We’ve all been there: We’re reading through a dietetic practice group’s (DPG) LISTSERV, and we see an e-mail from a colleague stating that a potential client asked them to quote a project in a scope of practice they don’t work in, and they’d like some advice on how to do the project because “they don’t want to turn down work.” When I was thinking of starting my business, I vetted the idea with some colleagues who’d ventured out on their own before me. One of the most consistent pieces of advice I heard was to say no to work that’s unrelated to your niche or specific scope of practice. Essentially, “stay in your lane.” While it may seem counterintuitive to turn down work or refer it out, doing this can be beneficial. Here are some benefits that can come from taking a pass on or referring out work that’s not in your area of expertise.
- Provides time to hone your skills in your specialty area. Accepting work you’re unfamiliar with comes with a huge learning curve and means you must spend your time learning the minimum about a new subject area instead of honing your skills and obtaining long-term clients in your actual scope of practice. You know the old saying, “jack-of-all-trades, master of none”? Someone who tries to do everything can never be a master at anything.
- Avoids ethical and liability issues. The Academy of Nutrition and Dietetics (the Academy) Code of Ethics addresses dietitians practicing beyond his/her qualifications, capabilities, and experience. Per Principle 8 of the Code of Ethics, “The dietetics practitioner recognizes and exercises professional judgment within the limits of his or her qualifications and collaborates with others, seeks counsel, or makes referrals as appropriate.”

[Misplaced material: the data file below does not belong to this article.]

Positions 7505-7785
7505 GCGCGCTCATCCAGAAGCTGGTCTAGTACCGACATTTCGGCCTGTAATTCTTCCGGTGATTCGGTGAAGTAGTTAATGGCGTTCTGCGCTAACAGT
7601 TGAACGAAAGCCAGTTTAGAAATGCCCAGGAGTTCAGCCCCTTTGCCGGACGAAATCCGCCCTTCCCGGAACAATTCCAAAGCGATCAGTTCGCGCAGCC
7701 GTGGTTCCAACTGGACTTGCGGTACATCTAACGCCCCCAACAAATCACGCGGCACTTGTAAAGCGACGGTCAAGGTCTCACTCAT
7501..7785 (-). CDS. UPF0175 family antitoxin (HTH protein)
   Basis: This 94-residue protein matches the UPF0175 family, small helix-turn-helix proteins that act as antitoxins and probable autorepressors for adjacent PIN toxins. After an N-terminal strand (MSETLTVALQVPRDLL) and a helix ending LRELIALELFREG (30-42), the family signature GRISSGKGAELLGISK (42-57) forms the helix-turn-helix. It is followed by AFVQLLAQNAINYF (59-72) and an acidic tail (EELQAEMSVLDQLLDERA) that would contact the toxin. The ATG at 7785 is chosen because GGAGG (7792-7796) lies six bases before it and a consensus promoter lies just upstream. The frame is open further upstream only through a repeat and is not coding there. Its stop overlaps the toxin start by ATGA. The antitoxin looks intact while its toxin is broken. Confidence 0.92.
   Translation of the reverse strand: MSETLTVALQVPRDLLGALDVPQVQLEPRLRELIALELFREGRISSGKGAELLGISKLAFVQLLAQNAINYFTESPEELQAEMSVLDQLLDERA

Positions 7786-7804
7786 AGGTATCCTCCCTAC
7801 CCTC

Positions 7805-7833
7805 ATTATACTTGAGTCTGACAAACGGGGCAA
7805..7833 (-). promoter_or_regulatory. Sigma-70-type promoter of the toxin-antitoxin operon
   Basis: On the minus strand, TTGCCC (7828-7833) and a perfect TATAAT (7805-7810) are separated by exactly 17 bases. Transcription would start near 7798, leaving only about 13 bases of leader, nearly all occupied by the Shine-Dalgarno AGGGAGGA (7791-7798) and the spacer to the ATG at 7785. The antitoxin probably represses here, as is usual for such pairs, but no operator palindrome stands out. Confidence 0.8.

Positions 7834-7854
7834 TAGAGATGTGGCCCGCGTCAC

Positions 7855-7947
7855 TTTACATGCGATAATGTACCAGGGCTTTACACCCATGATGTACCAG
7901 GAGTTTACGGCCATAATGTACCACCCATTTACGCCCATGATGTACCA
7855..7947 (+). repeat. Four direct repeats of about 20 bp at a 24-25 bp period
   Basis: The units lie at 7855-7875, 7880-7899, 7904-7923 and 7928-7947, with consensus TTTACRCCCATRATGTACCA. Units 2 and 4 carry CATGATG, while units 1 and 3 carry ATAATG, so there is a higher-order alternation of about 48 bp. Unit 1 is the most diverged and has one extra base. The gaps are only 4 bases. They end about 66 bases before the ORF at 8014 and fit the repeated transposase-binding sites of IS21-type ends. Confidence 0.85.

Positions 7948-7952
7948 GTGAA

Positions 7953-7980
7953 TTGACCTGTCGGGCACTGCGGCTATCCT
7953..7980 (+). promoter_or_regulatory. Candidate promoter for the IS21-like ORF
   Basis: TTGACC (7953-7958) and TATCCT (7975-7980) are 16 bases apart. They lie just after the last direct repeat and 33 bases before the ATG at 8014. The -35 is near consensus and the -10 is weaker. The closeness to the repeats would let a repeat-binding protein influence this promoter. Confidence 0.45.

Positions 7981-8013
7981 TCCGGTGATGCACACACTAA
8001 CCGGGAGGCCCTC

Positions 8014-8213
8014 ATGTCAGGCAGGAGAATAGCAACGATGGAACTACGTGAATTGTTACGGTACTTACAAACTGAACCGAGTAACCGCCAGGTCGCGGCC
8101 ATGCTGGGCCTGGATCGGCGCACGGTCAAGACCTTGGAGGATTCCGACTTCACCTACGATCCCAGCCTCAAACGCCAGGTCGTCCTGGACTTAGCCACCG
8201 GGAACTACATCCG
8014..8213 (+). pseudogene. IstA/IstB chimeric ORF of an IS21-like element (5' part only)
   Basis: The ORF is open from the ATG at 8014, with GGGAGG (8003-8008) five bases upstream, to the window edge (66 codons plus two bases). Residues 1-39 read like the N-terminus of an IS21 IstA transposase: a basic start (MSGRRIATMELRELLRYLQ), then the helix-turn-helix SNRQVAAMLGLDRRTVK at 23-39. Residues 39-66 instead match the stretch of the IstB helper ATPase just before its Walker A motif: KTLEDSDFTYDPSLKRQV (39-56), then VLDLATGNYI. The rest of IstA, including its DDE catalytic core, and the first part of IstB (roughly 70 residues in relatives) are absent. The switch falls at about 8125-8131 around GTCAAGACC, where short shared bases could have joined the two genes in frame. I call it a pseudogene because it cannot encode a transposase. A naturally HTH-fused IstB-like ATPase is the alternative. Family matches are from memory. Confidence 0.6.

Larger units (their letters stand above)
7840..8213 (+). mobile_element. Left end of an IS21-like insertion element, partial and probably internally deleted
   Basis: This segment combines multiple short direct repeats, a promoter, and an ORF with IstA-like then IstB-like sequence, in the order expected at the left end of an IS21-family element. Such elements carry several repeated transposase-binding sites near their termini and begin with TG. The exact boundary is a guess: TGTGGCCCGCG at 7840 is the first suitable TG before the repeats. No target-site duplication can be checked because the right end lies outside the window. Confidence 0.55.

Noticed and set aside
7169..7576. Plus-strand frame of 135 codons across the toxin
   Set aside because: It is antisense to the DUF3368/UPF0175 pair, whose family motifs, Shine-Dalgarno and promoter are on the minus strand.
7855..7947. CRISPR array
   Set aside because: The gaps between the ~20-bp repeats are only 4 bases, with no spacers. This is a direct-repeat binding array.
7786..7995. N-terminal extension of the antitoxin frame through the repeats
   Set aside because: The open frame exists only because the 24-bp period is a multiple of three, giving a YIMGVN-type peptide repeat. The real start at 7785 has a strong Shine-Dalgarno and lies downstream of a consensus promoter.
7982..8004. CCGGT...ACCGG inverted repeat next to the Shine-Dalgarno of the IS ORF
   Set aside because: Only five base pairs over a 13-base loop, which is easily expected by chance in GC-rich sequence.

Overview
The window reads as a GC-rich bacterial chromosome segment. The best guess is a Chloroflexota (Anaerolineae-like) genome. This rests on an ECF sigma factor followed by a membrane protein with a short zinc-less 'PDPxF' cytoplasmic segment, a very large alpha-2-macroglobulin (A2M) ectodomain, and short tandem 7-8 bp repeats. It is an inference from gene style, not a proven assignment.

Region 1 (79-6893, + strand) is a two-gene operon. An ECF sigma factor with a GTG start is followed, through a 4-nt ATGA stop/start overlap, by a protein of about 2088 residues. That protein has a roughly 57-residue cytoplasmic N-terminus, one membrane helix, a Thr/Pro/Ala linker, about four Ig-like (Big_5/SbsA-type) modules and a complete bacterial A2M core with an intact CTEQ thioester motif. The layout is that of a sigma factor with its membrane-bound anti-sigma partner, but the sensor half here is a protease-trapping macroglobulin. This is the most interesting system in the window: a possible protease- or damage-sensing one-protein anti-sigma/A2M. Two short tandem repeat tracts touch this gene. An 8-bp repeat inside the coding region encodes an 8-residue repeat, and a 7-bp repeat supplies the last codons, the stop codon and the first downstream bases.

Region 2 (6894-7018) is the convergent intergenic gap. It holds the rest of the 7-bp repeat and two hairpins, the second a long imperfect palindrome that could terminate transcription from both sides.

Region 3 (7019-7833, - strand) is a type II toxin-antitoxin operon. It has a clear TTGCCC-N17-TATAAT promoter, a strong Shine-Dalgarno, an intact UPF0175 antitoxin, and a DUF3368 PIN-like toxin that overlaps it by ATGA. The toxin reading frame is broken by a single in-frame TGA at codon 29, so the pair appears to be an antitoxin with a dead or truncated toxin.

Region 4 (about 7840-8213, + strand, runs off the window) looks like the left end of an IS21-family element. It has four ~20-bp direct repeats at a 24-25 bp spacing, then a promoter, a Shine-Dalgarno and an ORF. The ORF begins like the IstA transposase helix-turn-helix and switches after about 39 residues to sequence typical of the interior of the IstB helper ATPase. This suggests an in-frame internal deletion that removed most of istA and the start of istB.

- Lets others know your area of expertise so they refer work back to you. While it may seem like referring out or turning down work takes money out of your pocket, this isn’t always the case. Contacting the person to whom you referred the client and letting them know you sent some work their way because it wasn’t in line with the area in which you practice can increase the likelihood that the colleague will send over related clients to you in the future.
I think it’s safe to presume that most RDs cringe when they hear someone who’s not an RD giving authoritative nutrition advice. RDs collectively, and rightfully, think we should be called upon as the nutrition experts. However, nutrition is a vast topic area with always-evolving science. It’s one of those fields that requires specialization, which is why there’s an increasing number of certifications offered by the Academy and an array of DPGs and member interest groups from which to choose. While we all must pass our credentialing exam, this only means we’ve demonstrated minimum competence for entry-level practice. It doesn’t mean we’re immediately an expert in anything related to nutrition. Whenever I’m tempted to take on work that’s beyond my practice area, I recall the sage advice to stay in my lane. If we all stay on course, keep moving forward, and keep our goals in sight, we’re sure to advance our businesses and our profession at the same time.
— Jessica Levings, MS, RDN, is a freelance writer and owner of Balanced Pantry, a consulting business helping companies develop and modify food labels, conduct recipe analysis, and create nutrition communications materials. Learn more at www.balancedpantry.com, Twitter @balancedpantry, and Facebook.com/BalancedPantry1.